SCCWRP and its partners have completed field data collection for a three-year project seeking to establish scientifically defensible nutrient loading targets for reducing eutrophication and improving biological integrity in the Santa Margarita River watershed.
The data collection phase, which wrapped up in August, will enable researchers to develop an integrated toolkit of mechanistic computer models and empirical statistical models that water-quality managers can use to optimally protect biointegrity and human uses in the lower mainstem of the Santa Margarita River.
The Santa Margarita River watershed, which spans Riverside and northern San Diego Counties, has been grappling with algal overgrowth, low dissolved oxygen, and other eutrophication-related issues as a result of excess nutrient inputs.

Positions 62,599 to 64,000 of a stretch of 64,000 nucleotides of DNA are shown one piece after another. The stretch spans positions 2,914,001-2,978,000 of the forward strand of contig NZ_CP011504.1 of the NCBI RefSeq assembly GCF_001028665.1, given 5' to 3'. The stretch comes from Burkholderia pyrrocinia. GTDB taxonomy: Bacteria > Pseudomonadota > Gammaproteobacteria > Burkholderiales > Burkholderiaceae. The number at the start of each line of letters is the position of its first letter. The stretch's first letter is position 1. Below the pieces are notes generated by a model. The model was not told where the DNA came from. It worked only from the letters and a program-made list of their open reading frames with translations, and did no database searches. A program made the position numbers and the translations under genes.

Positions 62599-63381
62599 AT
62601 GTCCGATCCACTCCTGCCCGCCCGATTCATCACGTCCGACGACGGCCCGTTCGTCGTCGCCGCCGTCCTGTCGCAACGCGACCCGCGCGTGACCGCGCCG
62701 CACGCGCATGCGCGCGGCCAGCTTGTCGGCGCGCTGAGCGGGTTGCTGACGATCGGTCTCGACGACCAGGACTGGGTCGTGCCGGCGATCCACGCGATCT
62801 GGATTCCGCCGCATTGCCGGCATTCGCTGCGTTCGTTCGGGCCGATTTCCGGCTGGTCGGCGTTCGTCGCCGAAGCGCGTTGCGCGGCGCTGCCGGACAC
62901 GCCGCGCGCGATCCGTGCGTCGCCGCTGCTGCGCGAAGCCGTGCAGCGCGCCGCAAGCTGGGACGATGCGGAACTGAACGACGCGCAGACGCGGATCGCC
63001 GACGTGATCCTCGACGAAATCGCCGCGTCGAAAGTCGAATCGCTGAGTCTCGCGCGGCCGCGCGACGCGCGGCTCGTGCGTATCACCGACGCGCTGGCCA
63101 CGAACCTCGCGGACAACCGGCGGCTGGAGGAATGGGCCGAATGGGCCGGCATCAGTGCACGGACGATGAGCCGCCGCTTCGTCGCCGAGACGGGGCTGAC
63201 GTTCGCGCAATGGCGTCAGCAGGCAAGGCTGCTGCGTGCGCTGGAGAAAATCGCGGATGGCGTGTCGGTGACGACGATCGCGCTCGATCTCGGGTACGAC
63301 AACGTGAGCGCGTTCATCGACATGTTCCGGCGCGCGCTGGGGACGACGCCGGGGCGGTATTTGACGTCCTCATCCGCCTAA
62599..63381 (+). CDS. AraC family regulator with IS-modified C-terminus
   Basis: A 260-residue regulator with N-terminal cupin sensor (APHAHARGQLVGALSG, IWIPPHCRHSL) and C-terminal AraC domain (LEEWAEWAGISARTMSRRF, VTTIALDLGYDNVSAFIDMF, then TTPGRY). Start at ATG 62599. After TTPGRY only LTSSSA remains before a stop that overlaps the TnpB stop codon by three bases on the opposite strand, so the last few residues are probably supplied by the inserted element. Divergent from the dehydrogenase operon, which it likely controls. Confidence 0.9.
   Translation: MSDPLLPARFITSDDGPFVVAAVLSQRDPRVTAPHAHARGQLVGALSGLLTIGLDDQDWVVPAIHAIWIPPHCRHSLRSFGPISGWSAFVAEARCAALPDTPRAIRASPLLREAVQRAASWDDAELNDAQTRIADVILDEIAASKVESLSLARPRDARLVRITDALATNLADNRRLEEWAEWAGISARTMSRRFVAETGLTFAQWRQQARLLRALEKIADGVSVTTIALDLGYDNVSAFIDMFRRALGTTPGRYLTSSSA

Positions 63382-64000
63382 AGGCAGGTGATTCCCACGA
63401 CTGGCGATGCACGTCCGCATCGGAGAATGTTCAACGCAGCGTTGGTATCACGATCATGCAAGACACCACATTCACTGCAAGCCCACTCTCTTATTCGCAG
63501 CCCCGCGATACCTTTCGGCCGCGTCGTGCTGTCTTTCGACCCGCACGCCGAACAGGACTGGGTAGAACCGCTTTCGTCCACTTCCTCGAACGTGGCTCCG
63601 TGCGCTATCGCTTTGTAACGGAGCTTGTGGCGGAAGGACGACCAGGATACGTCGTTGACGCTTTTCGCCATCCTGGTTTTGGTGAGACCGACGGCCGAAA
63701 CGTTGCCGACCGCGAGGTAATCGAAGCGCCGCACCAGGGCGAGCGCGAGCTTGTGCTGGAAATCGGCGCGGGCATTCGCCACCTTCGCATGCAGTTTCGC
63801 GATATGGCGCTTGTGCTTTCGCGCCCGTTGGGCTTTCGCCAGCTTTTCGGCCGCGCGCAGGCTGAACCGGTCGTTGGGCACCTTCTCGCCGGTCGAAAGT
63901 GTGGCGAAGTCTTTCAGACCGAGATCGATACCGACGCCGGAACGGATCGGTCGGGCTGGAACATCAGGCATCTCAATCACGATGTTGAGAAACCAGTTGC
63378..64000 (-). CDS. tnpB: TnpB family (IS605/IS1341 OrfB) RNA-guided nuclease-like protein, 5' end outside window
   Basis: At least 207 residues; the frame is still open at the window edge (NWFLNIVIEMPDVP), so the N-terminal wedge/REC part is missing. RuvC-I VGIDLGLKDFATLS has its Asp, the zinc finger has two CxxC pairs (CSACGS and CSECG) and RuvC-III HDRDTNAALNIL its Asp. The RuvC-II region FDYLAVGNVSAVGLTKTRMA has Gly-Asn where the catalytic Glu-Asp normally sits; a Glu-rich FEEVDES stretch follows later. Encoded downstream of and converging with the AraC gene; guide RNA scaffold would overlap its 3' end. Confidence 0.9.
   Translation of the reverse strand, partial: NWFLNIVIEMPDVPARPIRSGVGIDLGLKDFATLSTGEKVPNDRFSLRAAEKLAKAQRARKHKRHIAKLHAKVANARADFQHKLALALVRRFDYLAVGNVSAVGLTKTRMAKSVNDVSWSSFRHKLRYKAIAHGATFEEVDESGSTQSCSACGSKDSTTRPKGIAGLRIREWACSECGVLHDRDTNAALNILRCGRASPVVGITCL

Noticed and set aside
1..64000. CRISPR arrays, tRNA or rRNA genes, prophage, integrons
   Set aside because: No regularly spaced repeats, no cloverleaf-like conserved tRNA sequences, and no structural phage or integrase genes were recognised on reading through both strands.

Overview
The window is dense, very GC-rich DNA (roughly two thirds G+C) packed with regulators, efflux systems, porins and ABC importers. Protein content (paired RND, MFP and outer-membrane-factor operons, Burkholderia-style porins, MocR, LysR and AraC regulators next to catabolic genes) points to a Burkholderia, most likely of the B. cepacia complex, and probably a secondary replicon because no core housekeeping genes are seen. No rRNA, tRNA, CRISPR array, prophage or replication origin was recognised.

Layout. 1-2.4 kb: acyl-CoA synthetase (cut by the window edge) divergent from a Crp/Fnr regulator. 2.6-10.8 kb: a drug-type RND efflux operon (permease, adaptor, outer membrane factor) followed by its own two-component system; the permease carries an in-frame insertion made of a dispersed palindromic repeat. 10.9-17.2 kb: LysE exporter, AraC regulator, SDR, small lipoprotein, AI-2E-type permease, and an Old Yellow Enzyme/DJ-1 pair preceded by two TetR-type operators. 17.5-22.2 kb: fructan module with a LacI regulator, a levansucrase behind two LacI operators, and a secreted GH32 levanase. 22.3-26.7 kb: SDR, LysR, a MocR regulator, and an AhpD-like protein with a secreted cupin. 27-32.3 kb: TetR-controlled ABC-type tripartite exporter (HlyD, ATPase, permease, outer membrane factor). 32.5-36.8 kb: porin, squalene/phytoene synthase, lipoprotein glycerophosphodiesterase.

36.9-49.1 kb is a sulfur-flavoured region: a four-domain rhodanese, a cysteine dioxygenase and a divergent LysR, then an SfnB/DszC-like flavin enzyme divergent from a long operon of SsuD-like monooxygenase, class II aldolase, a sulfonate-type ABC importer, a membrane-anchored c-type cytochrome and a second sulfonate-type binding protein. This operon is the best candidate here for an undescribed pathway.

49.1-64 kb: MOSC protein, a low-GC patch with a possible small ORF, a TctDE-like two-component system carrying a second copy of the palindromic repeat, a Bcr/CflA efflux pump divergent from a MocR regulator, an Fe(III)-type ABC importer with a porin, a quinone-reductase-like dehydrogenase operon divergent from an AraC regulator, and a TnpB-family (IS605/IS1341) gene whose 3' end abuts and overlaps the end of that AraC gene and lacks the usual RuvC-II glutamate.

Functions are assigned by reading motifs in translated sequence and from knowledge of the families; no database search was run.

The tools and concepts being developed and applied to Santa Margarita are expected to influence how nutrient management is approached in eutrophic wadeable stream systems across California.
In particular, the project is serving as a key California case study for test-driving elements of a proposed State Water Board wadeable stream biointegrity and biostimulatory policy, which could be adopted as early as 2019 to govern the health of wadeable streams statewide.
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